One of the most significant changes for me involved music. I had lots of music in my life while growing up. I played the piano and violin and sang in the choir. But as I grew older and my hearing worsened, I found it increasingly difficult to hear music. One of my hoped-for goals with the implant was to be able to enjoy music again. This happened on a special evening at the symphony some twenty-two months after receiving my implant.

What I didn’t realize until that evening however, was that the range of musical notes I had heard growing up was limited. I have worn hearing aids since the age of five or so and I still wear a hearing aid in my left ear along with the implant and processor in my right. During the performance I removed my processor a few times to check what I heard with my hearing aid alone. The music was muted and rather fuzzy. With both my hearing aid and implant, I heard almost every note.

Over the past five years I have written on my blog about the trials and ultimate success hearing the full range of music and that was certainly a major achievement. But for me, the following two anecdotes illustrate the impact my cochlear implant has ultimately had on my life.

My eldest sister remembers calling me for dinner when I was around four or five years old. She was on the front porch; I was on the driveway facing away from her. She first called me from the front door but I didn’t respond. She kept calling my name and moving closer until she was just behind me before I finally heard her.

I was walking in my neighbourhood recently when I sneezed. I heard a voice saying “bless you”, turned around and saw a young man, baby in arms, smiling at me from his front porch several metres away. “Thank you” I said with a smile and walked on. Before my implant I would not have heard the sound of his voice at all, let alone know what he was saying. Now, instead of wondering why I was ignoring his ‘bless you’, the two of us connected. Such an everyday occurrence, but multiplied many times over it has made a world of difference to the quality of my life.

It will never be perfect. Nothing is. But I cannot imagine life now without this tiny device in my head sending all these wonderful sounds to my brain.

For the past four years, I have talked with many potential implant recipients in my role as a mentor for the cochlear implant program at Sunnybrook. Most have one question in common to ask me: “Was it worth it?” My response is always a resounding yes.

My cochlear implant has not just given me my hearing back. It has truly changed my life.

It’s still not perfect, but…

The other day I was chatting with an acquaintance and he asked how I was getting along with my cochlear implant. I told him about my success with music and he said, ‘Well your hearing must be just about perfect now.” Well, not quite.

Throughout my life I have had people exclaim ‘Oh you hear so well.’ Or ‘Now that you have new hearing aids, you should be able to hear everything.’ Well, no unfortunately I don’t and I can’t. Sometimes I will try to explain the intricacies of hearing loss and hair cells dying off. When I tried to explain to this particular acquaintance how when we lose our hearing some sounds are lost forever and that makes understanding difficult even with a cochlear implant, I could just see his eyes glaze over.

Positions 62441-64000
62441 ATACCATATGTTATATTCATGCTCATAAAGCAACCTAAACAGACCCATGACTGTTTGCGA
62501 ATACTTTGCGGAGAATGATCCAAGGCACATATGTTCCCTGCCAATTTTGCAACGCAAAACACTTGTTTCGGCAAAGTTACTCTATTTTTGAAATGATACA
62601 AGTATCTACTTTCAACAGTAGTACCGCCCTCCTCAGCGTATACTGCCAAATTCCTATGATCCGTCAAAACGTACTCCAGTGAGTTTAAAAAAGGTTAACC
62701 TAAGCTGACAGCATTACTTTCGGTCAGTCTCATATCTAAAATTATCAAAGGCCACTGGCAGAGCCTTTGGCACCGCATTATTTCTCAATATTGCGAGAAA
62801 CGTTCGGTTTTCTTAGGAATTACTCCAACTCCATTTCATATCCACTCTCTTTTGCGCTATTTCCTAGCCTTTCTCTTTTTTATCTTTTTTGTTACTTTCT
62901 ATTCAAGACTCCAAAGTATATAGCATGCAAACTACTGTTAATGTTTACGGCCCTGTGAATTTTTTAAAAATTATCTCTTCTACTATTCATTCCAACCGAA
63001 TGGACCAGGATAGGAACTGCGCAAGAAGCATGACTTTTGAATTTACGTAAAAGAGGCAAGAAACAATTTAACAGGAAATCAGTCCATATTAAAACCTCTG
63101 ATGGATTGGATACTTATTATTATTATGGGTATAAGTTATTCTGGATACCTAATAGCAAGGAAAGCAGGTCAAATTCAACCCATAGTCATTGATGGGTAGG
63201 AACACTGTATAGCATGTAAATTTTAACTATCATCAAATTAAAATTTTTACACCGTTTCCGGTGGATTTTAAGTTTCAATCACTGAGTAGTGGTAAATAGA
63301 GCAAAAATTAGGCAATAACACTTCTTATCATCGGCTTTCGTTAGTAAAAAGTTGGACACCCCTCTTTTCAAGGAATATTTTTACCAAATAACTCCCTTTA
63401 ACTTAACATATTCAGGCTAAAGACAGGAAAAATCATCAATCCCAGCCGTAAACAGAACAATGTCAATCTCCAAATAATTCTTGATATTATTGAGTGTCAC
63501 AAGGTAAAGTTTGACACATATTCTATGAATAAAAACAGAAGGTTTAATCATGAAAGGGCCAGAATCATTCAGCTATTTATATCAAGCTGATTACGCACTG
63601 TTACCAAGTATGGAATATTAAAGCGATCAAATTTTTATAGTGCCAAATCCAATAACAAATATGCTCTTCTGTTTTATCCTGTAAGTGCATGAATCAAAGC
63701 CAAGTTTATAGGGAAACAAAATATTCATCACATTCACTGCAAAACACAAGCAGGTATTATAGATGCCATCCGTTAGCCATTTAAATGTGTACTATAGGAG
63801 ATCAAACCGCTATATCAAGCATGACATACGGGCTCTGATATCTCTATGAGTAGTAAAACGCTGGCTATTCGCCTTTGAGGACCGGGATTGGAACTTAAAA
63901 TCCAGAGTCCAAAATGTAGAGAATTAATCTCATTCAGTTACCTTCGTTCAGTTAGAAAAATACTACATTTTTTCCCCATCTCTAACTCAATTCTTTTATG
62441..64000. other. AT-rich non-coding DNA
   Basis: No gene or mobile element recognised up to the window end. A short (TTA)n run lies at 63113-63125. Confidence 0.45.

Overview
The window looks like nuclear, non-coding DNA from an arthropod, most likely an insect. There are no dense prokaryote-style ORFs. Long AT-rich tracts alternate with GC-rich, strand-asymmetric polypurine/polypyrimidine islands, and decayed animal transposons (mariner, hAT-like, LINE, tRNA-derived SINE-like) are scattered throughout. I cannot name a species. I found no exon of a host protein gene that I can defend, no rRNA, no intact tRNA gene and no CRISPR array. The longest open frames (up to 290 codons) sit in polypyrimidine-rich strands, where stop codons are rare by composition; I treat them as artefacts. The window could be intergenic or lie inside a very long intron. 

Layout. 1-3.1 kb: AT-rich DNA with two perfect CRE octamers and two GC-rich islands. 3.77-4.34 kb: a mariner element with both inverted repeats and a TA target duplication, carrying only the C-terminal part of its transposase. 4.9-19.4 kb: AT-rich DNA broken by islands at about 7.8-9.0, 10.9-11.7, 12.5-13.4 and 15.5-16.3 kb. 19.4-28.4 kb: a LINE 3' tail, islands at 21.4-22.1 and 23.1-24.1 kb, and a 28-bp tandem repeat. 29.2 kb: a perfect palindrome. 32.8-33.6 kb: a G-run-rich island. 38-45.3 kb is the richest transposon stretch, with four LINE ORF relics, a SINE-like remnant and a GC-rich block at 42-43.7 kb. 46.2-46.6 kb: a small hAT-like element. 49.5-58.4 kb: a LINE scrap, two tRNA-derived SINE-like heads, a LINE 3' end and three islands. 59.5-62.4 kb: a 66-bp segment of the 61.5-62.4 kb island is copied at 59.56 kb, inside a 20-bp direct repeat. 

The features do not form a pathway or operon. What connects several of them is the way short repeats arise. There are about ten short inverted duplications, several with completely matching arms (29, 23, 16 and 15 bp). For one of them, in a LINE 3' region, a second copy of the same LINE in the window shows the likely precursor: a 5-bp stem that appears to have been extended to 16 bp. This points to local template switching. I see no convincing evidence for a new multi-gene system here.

The other week I chaired a small meeting of just five people, including me and had to ask others to repeat what they were saying several times. It was an off night.

When I received my cochlear implant more than four years ago, I expected that I would be able to not only hear, but also understand the voices of neighbours when we are outside weeding or, at this time of year, shoveling snow. I do hear the sounds now, but not always the words unless I move in closer.

I am writing this ‘tale of woe’ for a few reasons. First, to remind myself that I always need to keep my expectations in check. Secondly, to remember that when people say to me, ‘You are doing so well’, they mean it in the best possible way. They are encouraged and happy for me.

And finally, to let those of you at the beginning of your cochlear implant journey know that learning to hear with a cochlear implant is very much like learning to walk and it takes patience. The first steps are exhilarating – one only needs to look at a toddler’s face as she takes her first steps. And even the next several steps are exciting as well – walking without stumbling; running, racing, climbing etc.

During my first year with the implant, I went from hearing single words to full sentences to talking on the phone – clearly big steps! And to carry the steps metaphor a bit further, some of us go beyond running for pleasure and gain the speeds of an Olympic athletic. In my case, my Olympic moment came two and a half years ago when I heard all the notes of the symphony.

I need to count my blessings and remember where I started, rather than dwell on the ‘not perfect’. A good lesson!

Sharing Stories

I belong to a Facebook group for cochlear implant users like me. I don’t check it that often as many of the entries relate to issues with children and their implants or equipment that is different from mine. This week was different. A woman from Ontario mentioned that she was considering cochlear implant surgery and wanted to hear from others about their experiences. The page exploded with hundreds of stories, all overwhelmingly positive.

I think the main reason for the wealth of responses was that we all love to share stories, especially those that have meaning for us, individually and collectively.